1) FEVER RAY - From the cold comfort of 'Triangle Walks' to the vast minimalism of 'Keep the Streets Empty,' Fever Ray's self-titled debut is full of image laden references to the early hours of morning. I'm beginning to find pleasure in being awake at this time of day. There is a sense of entitlement that comes with being conscious at these hours and a transient feeling that lingers for the first few moments when day's first faint light breaks. Fever Ray's album is all about those moments. It is the shroud of darkness itself, but it is also about recognizing that shroud as a layer that can be, and needs to be, shed in order to become fully realized. Synth-heavy and synthetic sounding, the vocals of Karin Dreijer Andersson, also of The Knife, are frosty and detatched on first listen, but grow increasingly accessible with each subsequent spin. Likewise, the lyrics seem totally off-the-cuff to begin with ("I'm very good with plants. When my friends are away, they let me keep the soil moist."), but through deeper analysis, one finds veiled references to the comforts of youth, the importance of personal connections, and the anomie inherent in modern society.

Thursday, June 4, 2009

Charles Bock - Beautiful Children

Watching this documentary on 20th Century American literature, the narrators likened the introduction of the papaerback novel to today's ipod fascination. The new publishing format allowed folks (teens mostly) to pass off and trade new ideas, highlighted and dogeared with attractive covers, and gave the beat writers of the era a new vehicle for success. Kerouac and Burroughs novels were locker transients and the written word as they crafted it sculpted an entirely new cultural perspective.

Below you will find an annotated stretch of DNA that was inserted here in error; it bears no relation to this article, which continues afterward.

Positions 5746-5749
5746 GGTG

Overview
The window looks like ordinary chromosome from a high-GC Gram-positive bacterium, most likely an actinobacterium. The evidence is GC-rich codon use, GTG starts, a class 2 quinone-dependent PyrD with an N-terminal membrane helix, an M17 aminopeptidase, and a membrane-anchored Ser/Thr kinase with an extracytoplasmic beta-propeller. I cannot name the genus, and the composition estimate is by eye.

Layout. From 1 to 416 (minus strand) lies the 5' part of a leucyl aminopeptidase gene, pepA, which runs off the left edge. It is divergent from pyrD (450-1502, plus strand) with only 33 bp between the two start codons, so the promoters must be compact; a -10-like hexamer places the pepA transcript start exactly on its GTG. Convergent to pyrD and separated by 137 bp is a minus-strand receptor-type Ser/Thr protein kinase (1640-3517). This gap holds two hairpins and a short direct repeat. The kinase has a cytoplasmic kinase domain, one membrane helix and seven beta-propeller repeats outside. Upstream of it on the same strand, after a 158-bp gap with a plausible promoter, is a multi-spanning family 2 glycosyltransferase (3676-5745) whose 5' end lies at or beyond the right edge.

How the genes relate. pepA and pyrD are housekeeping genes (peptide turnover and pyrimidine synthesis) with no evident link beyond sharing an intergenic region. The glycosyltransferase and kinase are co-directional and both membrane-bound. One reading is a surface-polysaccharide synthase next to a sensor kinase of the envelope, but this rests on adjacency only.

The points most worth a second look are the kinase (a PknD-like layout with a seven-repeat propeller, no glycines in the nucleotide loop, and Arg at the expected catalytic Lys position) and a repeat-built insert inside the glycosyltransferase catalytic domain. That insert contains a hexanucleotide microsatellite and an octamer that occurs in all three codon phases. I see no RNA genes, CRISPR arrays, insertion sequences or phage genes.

I've got some of those old survivors of the paperback era. They're in pretty sad shape after half a century of readings, but one thing that still impresses is the cover price, usually a meager .95. New paperbacks today run upwards of $20, a further indication of literary elitism. Sure, there's always the library but what loser wants to be seen there?
Too bad really, because there are some contemporary writers who truly do have their finger on the current cultural pulse. Writers whose product is edgy, critical, and deeply observant. Writers who take the familiar language and twist it around their fingers, tie it in knots like a shoelace and hook you like a finely played guitar melody. Chuck Palahniuk leads the pack as far as name recognition goes and his style has inspired a host of new voices. Unfortunately, he has also inspired a host of immitators and Beautiful Children seems as much.